The Jewish Labour Movement (JLM) chair’s decision to stand for Parliament against one of the community’s greatest friends has provoked applause but also anger.
Jeremy Newmark will contest the Finchley and Golders Green seat held by Mike Freer, who won a second term with a majority of more than 5,800 two years ago, while JLM vice-chair Mike Katz will aim to overturn Matthew Offord’s 3,700 majority in Hendon. Both candidates have been at the forefront of tackling cases of anti-Semitism in the party.
While some political opponents condemned the pair for standing at all on a Labour ticket in the wake of the anti-Semitism crisis, communal sources indicated there was particular “anger” that someone so inextricably linked to JLM was challenging one of the most vocal supporters of the community in Parliament, when JLM’s prime function has been to advocate within the party. There would not be such concern if the former Jewish Leadership Council chief executive fought a seat elsewhere, they argued.
But Labour peer Lord Mendelsohn defended his decision to stand, particularly with JLM being an official affiliate of the party. “I’m very encouraged these constituency parties have the good sense to select someone so closely associated with supporting Israel and fighting anti-Semitism. It’s an important signal about how important the party sees its relationship with the community and I hope this will be an increasing part of its future,” he said. Insisting it is not uncommon for more than one person with a strong record of support contests a seat with a large Jewish population, he added: “After the election I hope we can feel confident that Finchley and Golders Green will be represented by someone who is a good friend.”
Clive Sheldon QC, a long-time Labour supporter who represented the party against Ken Livingstone at his recent disciplinary hearing, insisted the fact Freer is a good friend to the community “does not mean he should not face proper opposition. Whilst a number of lifelong Jewish voters are not prepared to support the Labour Party under the current leadership, there are others who will vote for Labour if the right candidate is put forward. For many, Jeremy Newmark is that candidate. He is committed to ensuring that Labour remains a place where mainstream Jews can feel comfortable”.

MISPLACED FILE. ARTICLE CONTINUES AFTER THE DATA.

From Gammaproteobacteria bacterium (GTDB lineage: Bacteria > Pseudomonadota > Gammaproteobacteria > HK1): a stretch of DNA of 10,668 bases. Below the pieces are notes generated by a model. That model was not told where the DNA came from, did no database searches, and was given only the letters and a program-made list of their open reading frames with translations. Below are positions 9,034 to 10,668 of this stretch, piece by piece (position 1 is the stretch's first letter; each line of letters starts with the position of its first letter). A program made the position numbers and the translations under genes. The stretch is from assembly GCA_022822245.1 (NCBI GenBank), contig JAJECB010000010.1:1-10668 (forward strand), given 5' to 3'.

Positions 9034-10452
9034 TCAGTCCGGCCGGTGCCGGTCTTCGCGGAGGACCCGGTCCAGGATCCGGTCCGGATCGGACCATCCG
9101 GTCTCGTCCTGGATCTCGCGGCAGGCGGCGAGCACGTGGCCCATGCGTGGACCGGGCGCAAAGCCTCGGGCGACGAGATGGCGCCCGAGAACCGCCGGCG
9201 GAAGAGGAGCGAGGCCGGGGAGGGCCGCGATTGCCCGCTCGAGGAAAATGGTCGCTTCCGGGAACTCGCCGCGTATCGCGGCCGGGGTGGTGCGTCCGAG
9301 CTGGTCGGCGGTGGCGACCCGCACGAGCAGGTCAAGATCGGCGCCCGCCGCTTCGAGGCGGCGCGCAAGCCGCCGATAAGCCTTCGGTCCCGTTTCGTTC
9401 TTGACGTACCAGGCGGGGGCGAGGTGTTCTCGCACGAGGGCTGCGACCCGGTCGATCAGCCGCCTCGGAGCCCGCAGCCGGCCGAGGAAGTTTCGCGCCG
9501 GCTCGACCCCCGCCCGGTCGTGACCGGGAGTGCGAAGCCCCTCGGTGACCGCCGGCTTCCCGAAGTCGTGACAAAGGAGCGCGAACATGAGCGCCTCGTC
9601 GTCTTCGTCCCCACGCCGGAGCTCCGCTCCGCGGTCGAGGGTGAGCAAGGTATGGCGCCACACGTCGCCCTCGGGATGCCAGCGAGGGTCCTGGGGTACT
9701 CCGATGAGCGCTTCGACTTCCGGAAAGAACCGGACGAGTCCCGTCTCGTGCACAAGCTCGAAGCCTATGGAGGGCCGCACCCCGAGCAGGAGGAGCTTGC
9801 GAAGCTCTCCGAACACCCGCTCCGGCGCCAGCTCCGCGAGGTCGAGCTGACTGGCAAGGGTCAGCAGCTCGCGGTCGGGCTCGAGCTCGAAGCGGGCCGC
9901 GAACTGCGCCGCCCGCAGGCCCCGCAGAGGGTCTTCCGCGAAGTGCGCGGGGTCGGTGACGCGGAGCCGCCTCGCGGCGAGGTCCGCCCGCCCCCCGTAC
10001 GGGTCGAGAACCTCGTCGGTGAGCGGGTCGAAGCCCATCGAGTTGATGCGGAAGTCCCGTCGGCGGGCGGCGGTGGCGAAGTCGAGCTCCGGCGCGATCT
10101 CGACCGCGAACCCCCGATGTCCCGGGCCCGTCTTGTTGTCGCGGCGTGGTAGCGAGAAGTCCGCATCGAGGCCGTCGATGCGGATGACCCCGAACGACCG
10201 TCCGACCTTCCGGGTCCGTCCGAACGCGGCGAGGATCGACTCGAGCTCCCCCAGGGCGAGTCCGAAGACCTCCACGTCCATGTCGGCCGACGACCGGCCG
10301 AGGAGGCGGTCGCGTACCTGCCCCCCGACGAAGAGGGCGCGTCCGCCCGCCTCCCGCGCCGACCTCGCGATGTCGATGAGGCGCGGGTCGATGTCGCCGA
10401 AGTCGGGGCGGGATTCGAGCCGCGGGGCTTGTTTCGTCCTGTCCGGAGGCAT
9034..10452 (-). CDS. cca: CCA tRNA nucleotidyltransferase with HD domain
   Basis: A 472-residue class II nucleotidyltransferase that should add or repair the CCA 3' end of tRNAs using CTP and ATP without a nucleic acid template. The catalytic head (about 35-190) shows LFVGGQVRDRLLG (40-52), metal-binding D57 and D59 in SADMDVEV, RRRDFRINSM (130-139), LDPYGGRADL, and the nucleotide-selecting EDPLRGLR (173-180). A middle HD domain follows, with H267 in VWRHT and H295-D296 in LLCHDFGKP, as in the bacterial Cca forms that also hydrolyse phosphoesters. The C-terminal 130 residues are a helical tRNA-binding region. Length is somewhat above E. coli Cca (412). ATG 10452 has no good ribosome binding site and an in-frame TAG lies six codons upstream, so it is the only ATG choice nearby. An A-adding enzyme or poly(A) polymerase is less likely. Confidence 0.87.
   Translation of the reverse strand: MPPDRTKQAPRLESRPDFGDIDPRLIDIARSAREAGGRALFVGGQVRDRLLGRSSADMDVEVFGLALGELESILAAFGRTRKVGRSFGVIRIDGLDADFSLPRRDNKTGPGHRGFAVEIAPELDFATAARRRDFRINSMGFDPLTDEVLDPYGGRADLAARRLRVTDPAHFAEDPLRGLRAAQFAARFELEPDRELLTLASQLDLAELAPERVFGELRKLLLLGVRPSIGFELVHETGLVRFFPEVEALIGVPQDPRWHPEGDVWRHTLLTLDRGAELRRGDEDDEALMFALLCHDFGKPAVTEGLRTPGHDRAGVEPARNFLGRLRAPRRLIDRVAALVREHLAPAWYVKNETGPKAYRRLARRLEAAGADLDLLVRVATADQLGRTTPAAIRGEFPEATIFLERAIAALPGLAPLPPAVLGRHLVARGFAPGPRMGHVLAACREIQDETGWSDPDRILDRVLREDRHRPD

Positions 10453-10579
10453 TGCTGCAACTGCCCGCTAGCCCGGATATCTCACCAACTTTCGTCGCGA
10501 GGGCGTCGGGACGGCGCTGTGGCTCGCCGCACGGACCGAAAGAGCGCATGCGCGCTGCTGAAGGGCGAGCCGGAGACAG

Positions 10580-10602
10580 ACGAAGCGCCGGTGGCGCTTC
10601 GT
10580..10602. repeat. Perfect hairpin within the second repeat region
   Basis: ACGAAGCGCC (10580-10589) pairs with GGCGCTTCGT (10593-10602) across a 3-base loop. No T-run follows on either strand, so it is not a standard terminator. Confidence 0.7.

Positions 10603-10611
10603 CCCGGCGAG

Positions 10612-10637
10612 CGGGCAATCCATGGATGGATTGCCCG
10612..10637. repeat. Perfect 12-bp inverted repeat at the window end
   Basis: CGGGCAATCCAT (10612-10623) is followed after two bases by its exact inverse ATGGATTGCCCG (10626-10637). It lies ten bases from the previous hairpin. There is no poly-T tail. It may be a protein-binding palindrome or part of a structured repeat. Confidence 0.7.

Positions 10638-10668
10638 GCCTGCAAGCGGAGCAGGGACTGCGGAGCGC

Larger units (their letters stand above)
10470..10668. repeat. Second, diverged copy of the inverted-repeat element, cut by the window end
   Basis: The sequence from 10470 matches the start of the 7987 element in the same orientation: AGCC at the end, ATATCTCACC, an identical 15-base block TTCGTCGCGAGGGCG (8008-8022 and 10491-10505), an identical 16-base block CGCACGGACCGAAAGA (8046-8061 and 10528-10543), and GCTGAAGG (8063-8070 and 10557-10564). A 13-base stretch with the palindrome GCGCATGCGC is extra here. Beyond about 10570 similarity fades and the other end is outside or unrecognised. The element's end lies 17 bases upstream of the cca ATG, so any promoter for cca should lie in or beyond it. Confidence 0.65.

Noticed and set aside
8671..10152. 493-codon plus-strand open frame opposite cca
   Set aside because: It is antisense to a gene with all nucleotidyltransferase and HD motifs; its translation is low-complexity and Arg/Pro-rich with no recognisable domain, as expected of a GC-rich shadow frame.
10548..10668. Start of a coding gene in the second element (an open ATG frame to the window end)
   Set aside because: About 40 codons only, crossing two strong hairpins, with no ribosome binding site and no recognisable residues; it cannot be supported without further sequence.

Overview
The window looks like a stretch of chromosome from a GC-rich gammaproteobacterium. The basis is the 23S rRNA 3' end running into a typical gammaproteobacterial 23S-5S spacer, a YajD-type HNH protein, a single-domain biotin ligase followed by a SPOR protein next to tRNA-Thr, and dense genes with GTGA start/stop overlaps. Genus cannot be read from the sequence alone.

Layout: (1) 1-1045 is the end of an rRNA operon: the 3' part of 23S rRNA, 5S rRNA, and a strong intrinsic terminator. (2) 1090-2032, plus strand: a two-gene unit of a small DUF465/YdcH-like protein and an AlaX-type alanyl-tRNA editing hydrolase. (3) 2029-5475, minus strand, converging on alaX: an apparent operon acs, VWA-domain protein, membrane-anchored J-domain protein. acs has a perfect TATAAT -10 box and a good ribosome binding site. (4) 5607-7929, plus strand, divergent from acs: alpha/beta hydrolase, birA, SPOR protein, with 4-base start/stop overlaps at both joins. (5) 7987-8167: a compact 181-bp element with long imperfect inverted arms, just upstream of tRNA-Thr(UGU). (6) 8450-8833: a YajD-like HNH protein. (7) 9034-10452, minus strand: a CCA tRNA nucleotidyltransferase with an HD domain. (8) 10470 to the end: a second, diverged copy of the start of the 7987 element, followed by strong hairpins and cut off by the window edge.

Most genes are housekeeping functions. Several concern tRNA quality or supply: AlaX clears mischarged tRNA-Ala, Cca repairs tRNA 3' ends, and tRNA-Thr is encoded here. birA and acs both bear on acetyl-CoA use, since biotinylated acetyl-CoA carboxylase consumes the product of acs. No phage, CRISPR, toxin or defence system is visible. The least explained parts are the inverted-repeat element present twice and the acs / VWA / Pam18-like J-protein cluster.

But former Conservative candidate Jeremy Brier condemned the pair’s decision to stand as “an astonishing act of communal self-harm”, adding: “It is very sad that prominent Jewish activists are fighting great friends of the community like Mike Freer and Matthew Offord and – whether they like it or not – fighting to hand Corbyn and McDonnell power.
While Freer opposed Britain leaving the European Union, Offord supported the Brexit campaign. Both Labour candidates immediately said they would oppose what Katz described as a “hard right” deal.
Newmark said: “I am proud to be Labour’s candidate in Finchley and Golders Green for June’s General Election. I will fight against a reckless extreme Tory Brexit and I will work tirelessly to let local people know that this election is a choice between a Labour Party that will stand up for local people or a Conservative Party that only looks after the privileged few.”
Katz, who works in public policy and communications, said: “To Jews who are Labour-leaning, but are struggling with the idea of voting Labour now, I say that we don’t solve this problem by running – in the words we said at Cable Street: we stay, we stand, we fight. I’m determined to win this fight, and I’ll be even better placed to do that as a Labour MP.”
Jewish News and the London Jewish Forum are set to host hustings for both constituencies this month, which will cover issues of specific interest to the community, including faith schools, anti-Semitism and the Middle East, as well as those of national concern such as Brexit, the NHS and the economy.